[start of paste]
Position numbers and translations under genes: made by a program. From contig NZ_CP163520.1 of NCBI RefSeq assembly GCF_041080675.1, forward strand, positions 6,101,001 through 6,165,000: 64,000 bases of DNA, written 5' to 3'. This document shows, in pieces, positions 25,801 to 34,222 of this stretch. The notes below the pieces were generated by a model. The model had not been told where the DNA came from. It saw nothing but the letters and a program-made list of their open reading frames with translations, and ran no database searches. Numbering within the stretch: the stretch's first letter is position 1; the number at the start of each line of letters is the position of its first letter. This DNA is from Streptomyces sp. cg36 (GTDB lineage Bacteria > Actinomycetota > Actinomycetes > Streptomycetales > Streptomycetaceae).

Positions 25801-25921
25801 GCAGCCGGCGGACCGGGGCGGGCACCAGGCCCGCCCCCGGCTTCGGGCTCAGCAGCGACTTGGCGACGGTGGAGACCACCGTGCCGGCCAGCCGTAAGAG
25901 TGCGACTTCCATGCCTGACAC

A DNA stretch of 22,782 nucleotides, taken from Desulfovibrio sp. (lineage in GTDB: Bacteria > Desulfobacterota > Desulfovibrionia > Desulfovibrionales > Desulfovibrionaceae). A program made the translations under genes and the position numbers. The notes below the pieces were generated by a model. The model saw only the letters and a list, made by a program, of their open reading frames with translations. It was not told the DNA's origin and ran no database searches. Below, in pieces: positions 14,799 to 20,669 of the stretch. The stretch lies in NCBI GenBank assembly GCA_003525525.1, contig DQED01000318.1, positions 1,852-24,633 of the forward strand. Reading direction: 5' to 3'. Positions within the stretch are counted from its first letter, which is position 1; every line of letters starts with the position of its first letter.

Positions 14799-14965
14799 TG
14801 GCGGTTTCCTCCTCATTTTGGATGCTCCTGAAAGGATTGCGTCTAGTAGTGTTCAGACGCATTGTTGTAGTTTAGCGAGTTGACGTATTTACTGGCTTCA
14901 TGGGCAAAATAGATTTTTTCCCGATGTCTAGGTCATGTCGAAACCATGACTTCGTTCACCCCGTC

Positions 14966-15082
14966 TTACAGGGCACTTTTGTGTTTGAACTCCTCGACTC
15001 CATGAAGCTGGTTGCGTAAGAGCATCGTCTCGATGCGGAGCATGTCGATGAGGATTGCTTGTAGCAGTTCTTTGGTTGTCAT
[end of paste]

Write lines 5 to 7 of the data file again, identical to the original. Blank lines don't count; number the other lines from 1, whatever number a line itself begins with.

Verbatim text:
A DNA stretch of 22,782 nucleotides, taken from Desulfovibrio sp. (lineage in GTDB: Bacteria > Desulfobacterota > Desulfovibrionia > Desulfovibrionales > Desulfovibrionaceae). A program made the translations under genes and the position numbers. The notes below the pieces were generated by a model. The model saw only the letters and a list, made by a program, of their open reading frames with translations. It was not told the DNA's origin and ran no database searches. Below, in pieces: positions 14,799 to 20,669 of the stretch. The stretch lies in NCBI GenBank assembly GCA_003525525.1, contig DQED01000318.1, positions 1,852-24,633 of the forward strand. Reading direction: 5' to 3'. Positions within the stretch are counted from its first letter, which is position 1; every line of letters starts with the position of its first letter.

Positions 14799-14965
14799 TG